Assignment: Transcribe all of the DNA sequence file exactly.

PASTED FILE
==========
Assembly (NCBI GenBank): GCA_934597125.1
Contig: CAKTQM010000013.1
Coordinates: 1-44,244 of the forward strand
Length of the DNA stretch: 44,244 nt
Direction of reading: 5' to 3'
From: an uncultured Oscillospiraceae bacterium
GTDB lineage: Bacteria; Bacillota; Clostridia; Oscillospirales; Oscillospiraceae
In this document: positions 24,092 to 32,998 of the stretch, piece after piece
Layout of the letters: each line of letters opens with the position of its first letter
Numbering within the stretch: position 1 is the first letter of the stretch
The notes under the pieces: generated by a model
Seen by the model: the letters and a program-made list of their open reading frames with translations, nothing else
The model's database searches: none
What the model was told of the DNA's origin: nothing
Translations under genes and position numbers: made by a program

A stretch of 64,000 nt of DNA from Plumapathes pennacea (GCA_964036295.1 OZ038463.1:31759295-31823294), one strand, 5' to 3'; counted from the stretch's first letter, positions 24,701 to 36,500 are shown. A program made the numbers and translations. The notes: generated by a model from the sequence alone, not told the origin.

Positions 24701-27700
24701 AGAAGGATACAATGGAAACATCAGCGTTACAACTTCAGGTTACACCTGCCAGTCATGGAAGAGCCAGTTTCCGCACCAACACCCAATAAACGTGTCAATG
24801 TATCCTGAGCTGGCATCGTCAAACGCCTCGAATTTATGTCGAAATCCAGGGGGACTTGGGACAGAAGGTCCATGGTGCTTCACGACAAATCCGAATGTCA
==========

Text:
Assembly (NCBI GenBank): GCA_934597125.1
Contig: CAKTQM010000013.1
Coordinates: 1-44,244 of the forward strand
Length of the DNA stretch: 44,244 nt
Direction of reading: 5' to 3'
From: an uncultured Oscillospiraceae bacterium
GTDB lineage: Bacteria; Bacillota; Clostridia; Oscillospirales; Oscillospiraceae
In this document: positions 24,092 to 32,998 of the stretch, piece after piece
Layout of the letters: each line of letters opens with the position of its first letter
Numbering within the stretch: position 1 is the first letter of the stretch
The notes under the pieces: generated by a model
Seen by the model: the letters and a program-made list of their open reading frames with translations, nothing else
The model's database searches: none
What the model was told of the DNA's origin: nothing
Translations under genes and position numbers: made by a program

A stretch of 64,000 nt of DNA from Plumapathes pennacea (GCA_964036295.1 OZ038463.1:31759295-31823294), one strand, 5' to 3'; counted from the stretch's first letter, positions 24,701 to 36,500 are shown. A program made the numbers and translations. The notes: generated by a model from the sequence alone, not told the origin.

Positions 24701-27700
24701 AGAAGGATACAATGGAAACATCAGCGTTACAACTTCAGGTTACACCTGCCAGTCATGGAAGAGCCAGTTTCCGCACCAACACCCAATAAACGTGTCAATG
24801 TATCCTGAGCTGGCATCGTCAAACGCCTCGAATTTATGTCGAAATCCAGGGGGACTTGGGACAGAAGGTCCATGGTGCTTCACGACAAATCCGAATGTCA